Monday, October 31, 2016

Carlos A. DeJuana

Day of the Dead

They walk among us,
snickering at our costumes
but secretly wishing
they could dress in our flesh.
While we lay marigolds
at their graves,
they sneak into our homes
through drafty windows
to catch up on Games of Thrones,
fast forwarding through commercials
so they can get back
before St. Peter locks the door.
Before they leave,
they rummage
through family albums
and flip through the photos on our phones
while we sleep,
desperately trying to remember
who they once were.

Carlos A. DeJuana spent nine years working as a journalist across Latin America before settling in Washington, DC, where he now works for the federal government.  His poetry has appeared in riverSedge, a literary journal published by the University of Texas-Pan American, and most recently in the online journal Synesthesia. He is married and has two daughters.  When he is not working, taking care of his girls, or writing, he greatly enjoys naps.

Saturday, October 8, 2016

Tom Darin Liskey

Oral History

Her husband found work
Teaching in a backcountry schoolhouse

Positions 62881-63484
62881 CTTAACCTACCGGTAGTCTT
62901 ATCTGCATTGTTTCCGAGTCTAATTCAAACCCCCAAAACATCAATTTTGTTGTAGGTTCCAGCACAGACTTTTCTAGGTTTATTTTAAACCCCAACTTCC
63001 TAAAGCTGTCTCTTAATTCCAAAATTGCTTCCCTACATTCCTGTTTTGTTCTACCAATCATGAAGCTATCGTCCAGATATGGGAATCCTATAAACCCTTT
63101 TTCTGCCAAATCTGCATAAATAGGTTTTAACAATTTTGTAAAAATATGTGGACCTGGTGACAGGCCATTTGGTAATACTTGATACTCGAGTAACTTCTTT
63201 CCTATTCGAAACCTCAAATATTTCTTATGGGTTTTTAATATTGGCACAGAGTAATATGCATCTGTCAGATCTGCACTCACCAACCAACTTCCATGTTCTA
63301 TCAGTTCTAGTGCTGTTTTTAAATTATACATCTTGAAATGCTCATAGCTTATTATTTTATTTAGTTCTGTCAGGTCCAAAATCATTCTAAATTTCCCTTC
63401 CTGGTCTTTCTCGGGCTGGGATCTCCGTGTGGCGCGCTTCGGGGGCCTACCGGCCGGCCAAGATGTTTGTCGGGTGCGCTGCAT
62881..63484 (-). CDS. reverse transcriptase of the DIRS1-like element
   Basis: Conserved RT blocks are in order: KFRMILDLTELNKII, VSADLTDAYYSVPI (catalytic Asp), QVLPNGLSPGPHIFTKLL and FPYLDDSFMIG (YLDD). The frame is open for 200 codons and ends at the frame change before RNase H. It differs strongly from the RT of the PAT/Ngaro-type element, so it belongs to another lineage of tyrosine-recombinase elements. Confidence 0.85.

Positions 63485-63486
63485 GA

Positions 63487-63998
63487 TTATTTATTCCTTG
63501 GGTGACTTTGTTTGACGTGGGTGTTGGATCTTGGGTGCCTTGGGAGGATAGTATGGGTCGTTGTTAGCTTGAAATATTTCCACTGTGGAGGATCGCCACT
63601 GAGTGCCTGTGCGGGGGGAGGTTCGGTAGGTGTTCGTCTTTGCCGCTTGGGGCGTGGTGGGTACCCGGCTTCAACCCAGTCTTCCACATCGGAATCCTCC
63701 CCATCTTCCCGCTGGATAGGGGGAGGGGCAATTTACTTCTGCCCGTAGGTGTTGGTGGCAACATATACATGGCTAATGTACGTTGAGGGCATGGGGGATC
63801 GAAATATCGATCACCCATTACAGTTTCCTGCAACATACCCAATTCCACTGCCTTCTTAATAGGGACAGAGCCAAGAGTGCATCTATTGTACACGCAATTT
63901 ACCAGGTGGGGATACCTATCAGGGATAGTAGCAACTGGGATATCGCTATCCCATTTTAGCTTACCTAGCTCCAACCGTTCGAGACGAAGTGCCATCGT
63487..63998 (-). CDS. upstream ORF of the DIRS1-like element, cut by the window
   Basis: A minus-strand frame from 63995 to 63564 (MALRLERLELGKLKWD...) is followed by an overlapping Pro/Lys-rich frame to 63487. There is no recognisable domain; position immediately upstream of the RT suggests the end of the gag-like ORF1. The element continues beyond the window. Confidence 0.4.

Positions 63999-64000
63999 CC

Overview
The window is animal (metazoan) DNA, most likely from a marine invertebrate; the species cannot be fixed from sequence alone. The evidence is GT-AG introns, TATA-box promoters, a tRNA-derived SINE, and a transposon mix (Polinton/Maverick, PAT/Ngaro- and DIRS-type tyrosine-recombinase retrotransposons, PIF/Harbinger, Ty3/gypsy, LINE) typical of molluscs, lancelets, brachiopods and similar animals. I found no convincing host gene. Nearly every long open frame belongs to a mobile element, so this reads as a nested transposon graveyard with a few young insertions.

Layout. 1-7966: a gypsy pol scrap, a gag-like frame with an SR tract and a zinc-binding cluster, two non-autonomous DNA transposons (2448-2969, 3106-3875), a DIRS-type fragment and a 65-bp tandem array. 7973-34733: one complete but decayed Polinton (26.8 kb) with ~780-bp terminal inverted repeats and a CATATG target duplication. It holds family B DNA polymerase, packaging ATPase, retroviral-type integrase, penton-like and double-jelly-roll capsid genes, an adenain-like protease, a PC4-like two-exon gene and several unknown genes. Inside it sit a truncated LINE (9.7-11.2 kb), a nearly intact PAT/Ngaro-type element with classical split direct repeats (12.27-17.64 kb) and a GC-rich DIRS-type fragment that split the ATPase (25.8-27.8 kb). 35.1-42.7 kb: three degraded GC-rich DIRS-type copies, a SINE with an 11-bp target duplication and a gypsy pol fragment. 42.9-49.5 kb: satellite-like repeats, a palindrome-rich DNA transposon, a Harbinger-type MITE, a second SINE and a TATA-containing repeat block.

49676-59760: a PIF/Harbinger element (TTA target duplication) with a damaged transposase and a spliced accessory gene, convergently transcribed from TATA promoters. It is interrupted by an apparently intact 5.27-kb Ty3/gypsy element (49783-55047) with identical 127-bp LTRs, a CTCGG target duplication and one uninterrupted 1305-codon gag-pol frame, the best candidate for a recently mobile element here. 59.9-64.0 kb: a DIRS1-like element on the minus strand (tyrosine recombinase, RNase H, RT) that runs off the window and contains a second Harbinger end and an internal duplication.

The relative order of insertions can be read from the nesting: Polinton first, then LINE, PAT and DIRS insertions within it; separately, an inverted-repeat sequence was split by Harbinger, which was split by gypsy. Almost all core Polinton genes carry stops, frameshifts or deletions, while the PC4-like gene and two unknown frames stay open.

After the war.
It wasn’t her first choice, she said,
But in lean times like those,
You took what opportunity presented.
They headed west
In a beat up Ford truck
Given to the couple in dowry.
The birth of their first child followed—
A boy with sandy hair and blue eyes.
She named the child after her husband,
But everyone called him Little Bit.
It was a happy time, she said.
Living in an old farm house
On the edge of an alfalfa field 
Paid for by the school board.
The teacher’s salary was paltry,
But the children’s parents would bring them: 
Potatoes. Onions. Ham. Apples. Butter.
Whatever bounty the season had to offer. 
The weather turned sour early that year
And the baby caught a fever.
People remembered it as the worst winter ever.
Despite the prayers and doctoring,
Sickness took the child one moonless night.
But the man and woman had to wait 
To lay their firstborn to rest
Until some men from church
Built a fire to thaw out
The iron hard ground for burial.
Even in her 80s, when she talked about 
Dressing her son for the funeral—
Her hands moved hesitantly
In their grim remembrance of that day.
And in that instance,
I saw, not an old woman,
But memory’s ghost: A young mother
Standing at the edge of a bed 
Where a child lay bathed in lemon water
And slanted winter light,
Brushing the boy’s hair for the last time.


Tom Darin Liskey spent nearly a decade working as a journalist in Venezuela, Argentina and Brazil. His fiction and non fiction have appeared in the Crime Factory, and Driftwood Press. His photographs have been published in Hobo Camp Review, Roadside Fiction, Blue Hour Magazine, Synesthesia Literary Journal and Midwestern Gothic.